Tea (rec.drink.tea) Discussion relating to tea, the world's second most consumed beverage (after water), made by infusing or boiling the leaves of the tea plant (C. sinensis or close relatives) in water.

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Default Water Quality Report & Analysis for Tea

Hello fellow tea lovers,

In my research around tea I have come across a plethora of opinions about water quality. The conclusion that I have reached so far is that R.O. water will create a flat taste and a "soft water" is ideal for tea. That means, "some" minerals, but not a lot. For this reason it seems most city's tap water in conjunction with a good carbon filter may be the best bet apart from spring water (feedback welcome).

I am trying to decide on the best water system for a commercial tea venue as I draft business plans for a loose leaf tea lounge and artisan pottery shop. In hopes that I may find somebody who can decipher this information and be able to advise on appropriate filtration I have received the "Water Quality Report" from my city and found out the following figures from last year:

(all figures ppm unless specified otherwise)

Chlorine 0.47 - 3.4
Fluoride 1.2
Sodium 260 (violation last year which has been corrected and is now back in compliance with federal law)
Nitrate 0.6
Lead 3 PPB
Copper 0.0448 PPM
Calcium 86
Magnesium 8
Iron 0.001

Any advice would be greatly appreciated, thank you!
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Originally Posted by Earth&Water View Post
Hello fellow tea lovers,

In my research around tea I have come across a plethora of opinions about water quality. The conclusion that I have reached so far is that R.O. water will create a flat taste and a "soft water" is ideal for tea. That means, "some" minerals, but not a lot. For this reason it seems most city's tap water in conjunction with a good carbon filter may be the best bet apart from spring water (feedback welcome).

I am trying to decide on the best water system for a commercial tea venue as I draft business plans for a loose leaf tea lounge and artisan pottery shop. In hopes that I may find somebody who can decipher this information and be able to advise on appropriate filtration I have received the "Water Quality Report" from my city and found out the following figures from last year:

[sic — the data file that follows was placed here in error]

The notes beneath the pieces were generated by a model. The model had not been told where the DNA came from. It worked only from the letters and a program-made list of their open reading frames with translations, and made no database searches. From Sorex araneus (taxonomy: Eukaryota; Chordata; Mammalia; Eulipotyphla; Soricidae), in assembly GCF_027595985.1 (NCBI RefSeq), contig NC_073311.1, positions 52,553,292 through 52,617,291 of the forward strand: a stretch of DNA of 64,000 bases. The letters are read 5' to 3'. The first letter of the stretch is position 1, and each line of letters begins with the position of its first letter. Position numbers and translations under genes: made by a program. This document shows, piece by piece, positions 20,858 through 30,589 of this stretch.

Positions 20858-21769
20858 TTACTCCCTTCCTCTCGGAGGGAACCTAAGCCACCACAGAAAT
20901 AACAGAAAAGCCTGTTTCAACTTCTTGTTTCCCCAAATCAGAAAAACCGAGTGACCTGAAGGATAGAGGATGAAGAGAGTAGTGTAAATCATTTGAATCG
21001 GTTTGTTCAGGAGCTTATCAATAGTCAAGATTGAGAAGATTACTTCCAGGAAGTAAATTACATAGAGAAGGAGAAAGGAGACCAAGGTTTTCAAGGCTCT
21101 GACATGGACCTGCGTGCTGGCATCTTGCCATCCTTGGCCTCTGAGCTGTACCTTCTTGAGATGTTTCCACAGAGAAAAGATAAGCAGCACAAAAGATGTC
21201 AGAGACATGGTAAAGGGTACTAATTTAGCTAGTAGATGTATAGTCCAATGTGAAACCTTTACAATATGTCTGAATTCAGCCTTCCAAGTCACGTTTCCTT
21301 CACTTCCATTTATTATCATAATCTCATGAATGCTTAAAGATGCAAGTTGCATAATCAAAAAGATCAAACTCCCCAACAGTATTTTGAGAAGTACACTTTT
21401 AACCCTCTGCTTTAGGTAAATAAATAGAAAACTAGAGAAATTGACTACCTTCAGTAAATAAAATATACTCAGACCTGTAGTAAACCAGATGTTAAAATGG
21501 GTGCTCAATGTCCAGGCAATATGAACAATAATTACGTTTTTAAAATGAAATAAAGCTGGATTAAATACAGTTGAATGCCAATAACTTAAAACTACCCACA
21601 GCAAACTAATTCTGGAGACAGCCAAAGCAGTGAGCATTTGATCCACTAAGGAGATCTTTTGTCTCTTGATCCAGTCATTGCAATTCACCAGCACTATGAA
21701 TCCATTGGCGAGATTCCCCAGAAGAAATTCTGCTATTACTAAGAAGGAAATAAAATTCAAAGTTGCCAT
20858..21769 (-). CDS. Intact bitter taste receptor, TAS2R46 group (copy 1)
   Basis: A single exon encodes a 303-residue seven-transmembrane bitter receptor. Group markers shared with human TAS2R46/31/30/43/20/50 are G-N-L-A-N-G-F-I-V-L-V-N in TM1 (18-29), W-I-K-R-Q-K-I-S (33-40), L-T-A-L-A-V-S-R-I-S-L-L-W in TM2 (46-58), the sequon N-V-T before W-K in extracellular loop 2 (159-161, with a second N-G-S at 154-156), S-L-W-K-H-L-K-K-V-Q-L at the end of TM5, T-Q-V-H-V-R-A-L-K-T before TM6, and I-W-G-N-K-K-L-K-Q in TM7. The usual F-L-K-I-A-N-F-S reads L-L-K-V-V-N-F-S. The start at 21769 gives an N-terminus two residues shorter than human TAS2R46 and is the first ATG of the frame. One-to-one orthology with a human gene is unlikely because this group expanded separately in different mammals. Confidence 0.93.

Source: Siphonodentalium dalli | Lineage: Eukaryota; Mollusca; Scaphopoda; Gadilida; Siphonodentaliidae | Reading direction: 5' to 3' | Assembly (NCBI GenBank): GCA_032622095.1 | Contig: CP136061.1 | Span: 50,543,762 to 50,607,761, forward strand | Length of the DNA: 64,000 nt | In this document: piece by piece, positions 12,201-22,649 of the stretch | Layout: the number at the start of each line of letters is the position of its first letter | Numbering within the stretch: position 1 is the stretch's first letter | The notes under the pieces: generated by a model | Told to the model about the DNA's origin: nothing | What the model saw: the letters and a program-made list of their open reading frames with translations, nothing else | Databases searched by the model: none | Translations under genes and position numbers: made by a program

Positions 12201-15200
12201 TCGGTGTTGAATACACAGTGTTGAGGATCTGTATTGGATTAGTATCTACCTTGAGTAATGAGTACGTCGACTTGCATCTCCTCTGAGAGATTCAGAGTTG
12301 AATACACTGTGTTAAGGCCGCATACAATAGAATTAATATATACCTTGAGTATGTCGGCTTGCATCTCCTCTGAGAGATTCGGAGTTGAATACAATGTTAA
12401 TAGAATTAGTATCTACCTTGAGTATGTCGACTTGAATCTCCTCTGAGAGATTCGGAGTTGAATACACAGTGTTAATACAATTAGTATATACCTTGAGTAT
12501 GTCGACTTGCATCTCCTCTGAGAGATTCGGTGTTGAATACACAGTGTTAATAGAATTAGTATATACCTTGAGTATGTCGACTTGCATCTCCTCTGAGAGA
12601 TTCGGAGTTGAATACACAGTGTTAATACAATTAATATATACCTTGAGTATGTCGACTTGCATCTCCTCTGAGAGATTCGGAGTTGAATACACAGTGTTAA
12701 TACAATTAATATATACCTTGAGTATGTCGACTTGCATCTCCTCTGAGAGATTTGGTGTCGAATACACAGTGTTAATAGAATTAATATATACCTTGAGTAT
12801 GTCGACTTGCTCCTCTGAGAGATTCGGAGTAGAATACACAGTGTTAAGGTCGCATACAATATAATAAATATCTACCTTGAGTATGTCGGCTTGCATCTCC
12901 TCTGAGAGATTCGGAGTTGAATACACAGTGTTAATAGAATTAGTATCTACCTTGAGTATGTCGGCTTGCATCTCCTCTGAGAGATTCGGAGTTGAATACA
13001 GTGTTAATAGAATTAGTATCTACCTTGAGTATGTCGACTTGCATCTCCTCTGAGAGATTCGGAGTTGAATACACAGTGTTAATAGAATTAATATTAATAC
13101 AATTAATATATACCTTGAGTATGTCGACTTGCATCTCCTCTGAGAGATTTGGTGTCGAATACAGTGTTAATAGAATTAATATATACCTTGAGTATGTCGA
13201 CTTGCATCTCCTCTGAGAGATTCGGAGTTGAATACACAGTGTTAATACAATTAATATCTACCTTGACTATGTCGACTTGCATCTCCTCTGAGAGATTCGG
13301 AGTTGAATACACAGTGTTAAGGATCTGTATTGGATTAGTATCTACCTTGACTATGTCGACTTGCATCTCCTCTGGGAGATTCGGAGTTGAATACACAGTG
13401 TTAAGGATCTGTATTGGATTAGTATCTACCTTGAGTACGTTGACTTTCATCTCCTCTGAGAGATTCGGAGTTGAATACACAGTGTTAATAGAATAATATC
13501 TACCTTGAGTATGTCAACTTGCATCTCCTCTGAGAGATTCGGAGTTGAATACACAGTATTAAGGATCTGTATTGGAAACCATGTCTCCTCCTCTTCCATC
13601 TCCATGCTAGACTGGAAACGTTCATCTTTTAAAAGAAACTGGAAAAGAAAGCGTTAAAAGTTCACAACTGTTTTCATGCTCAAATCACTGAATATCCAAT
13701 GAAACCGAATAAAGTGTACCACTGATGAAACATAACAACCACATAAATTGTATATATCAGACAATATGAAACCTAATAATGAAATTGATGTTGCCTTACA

(all figures ppm unless specified otherwise)

Chlorine 0.47 - 3.4
Fluoride 1.2
Sodium 260 (violation last year which has been corrected and is now back in compliance with federal law)
Nitrate 0.6
Lead 3 PPB
Copper 0.0448 PPM
Calcium 86
Magnesium 8
Iron 0.001

Any advice would be greatly appreciated, thank you!
I am alternatively looking for any feedback from business owners on whatever water filtration systems they found to work best. I have heard good things about Everpure undersink filters.

Thanks.
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Default Water Quality Report & Analysis for Tea

Earth&Water > wrote:
>
>In my research around tea I have come across a plethora of opinions
>about water quality. The conclusion that I have reached so far is that
>R.O. water will create a flat taste and a "soft water" is ideal for tea.
>That means, "some" minerals, but not a lot. For this reason it seems
>most city's tap water in conjunction with a good carbon filter may be
>the best bet apart from spring water (feedback welcome).


The reason that you find so many different opinions is that different
people like different tastes in tea, and they are used to different things.

A lot of the issue isn't just the total mineral content, but the overall
balance of minerals.

>I am trying to decide on the best water system for a commercial tea
>venue as I draft business plans for a loose leaf tea lounge and artisan
>pottery shop. In hopes that I may find somebody who can decipher this
>information and be able to advise on appropriate filtration I have
>received the "Water Quality Report" from my city and found out the
>following figures from last year:
>
>(all figures ppm unless specified otherwise)
>
>Chlorine 0.47 - 3.4
>Fluoride 1.2
>Sodium 260 (violation last year which has been corrected and is now back
>in compliance with federal law)
>Nitrate 0.6
>Lead 3 PPB
>Copper 0.0448 PPM